“Like most employers, we provide managers with tools to help employees improve their performance and grow in their careers at Amazon,” Amazon spokesperson Jaci Anderson said in a statement. “This includes resources for employees who are not meeting expectations and may require additional coaching.”
Employees have access to “multiple channels” to discuss their performance assessment, “including our employee resource center, their direct HR business partner, and our anonymous hotline,” Anderson said.
Focus replaced an earlier performance-management tool, called the “development list,” by 2019. Under that earlier tool, the guidance to managers was the same: Don’t tell employees when they’re placed on the list, according to one former senior Amazon manager who said he reluctantly complied with the rule.
“Openness is one of the key things I liked about Amazon when I was working there,” he said. “Someone has got formal action taken against them by the company and they don’t know about it? It just didn’t smell right to me.”
One Amazon engineer, who joined the company in late 2016, said he found out that he had been on the development list for nearly 18 months only after his manager changed. His new manager, he said, inquired about his performance-management plan.
“My response was, ‘Are you sure you don’t have your wires crossed?'” he said. The shock of learning he was on a performance-improvement plan, he said, was rapidly replaced by bewilderment as he tried without success to get off the plan for six more months.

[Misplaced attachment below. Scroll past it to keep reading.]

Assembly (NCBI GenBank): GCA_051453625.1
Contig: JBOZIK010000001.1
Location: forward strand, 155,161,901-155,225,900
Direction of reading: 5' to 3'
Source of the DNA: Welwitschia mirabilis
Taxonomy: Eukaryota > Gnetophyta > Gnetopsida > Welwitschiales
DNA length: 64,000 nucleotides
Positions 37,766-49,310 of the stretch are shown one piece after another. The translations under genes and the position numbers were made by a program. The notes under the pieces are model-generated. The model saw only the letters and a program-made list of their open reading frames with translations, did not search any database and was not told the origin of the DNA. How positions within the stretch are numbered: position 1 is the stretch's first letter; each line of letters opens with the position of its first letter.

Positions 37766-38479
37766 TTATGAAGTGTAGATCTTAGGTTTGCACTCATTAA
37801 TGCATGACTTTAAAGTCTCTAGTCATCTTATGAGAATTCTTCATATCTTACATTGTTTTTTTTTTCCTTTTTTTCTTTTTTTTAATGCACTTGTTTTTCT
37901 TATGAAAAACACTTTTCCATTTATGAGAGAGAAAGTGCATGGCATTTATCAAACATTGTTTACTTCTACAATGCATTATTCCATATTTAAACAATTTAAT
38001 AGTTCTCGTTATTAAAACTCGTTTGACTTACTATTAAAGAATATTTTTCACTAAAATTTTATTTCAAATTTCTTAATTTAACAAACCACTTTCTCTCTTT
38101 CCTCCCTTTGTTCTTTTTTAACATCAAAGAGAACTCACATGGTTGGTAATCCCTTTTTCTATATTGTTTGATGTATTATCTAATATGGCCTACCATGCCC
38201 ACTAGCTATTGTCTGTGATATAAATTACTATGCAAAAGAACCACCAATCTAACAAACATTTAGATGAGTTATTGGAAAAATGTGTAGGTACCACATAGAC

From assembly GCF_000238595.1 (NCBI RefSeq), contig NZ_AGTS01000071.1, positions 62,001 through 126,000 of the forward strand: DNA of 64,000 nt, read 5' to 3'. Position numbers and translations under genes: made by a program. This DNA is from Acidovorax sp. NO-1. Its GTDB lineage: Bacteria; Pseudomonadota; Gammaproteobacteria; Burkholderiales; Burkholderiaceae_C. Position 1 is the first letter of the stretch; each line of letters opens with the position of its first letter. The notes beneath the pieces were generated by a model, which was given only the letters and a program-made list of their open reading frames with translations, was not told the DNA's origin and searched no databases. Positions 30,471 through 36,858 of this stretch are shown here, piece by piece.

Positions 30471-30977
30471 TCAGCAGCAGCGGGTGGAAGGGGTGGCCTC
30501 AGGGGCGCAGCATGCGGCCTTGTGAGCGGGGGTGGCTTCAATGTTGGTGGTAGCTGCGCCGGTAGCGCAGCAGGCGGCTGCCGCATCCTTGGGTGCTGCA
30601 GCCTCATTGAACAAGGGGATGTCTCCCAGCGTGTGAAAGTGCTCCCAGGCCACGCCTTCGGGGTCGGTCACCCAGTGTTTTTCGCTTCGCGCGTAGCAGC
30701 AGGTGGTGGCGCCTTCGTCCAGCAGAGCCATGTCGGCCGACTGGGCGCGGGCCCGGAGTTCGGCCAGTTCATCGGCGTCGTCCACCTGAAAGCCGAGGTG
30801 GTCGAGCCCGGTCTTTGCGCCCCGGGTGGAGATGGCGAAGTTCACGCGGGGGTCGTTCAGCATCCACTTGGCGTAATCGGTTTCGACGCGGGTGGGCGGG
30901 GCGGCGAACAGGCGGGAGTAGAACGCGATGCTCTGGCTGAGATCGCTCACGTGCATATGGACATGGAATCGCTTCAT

“No one would tell me what my status was,” he said. “I ended up in this weird, nebulous performance hell for a few years.”
An Amazon Web Services employee, a foreign citizen of color working on a team of mostly American citizens, said she learned she had been placed into Focus in early 2020 only after her application for an internal transfer was flagged for further review.
The employee, who is still on Focus, said she suspects disparate treatment because of her nationality and ethnic background. In her previous role at Amazon, based outside the U.S., her performance had been rated so highly that her current team petitioned for her transfer and sponsored her visa.
“I’m not against performance management, if the idea behind it is to provide [employees] with coaching and guidance to become a better employee,” she said. That’s not been her experience on Focus. The program “is all hush-hush. It’s a hidden way of weeding out people who are not part of the clique,” she said.
Not every employee is in the dark. Some managers flout the rules and reveal to their subordinates that they are on Focus, according to two managers and documentation of one employee’s Focus plan seen by The Seattle Times.
“I always broke the rule,” said one senior Amazon manager. “If I cannot share that an employee is on a coaching plan, how can I give him a fair evaluation?”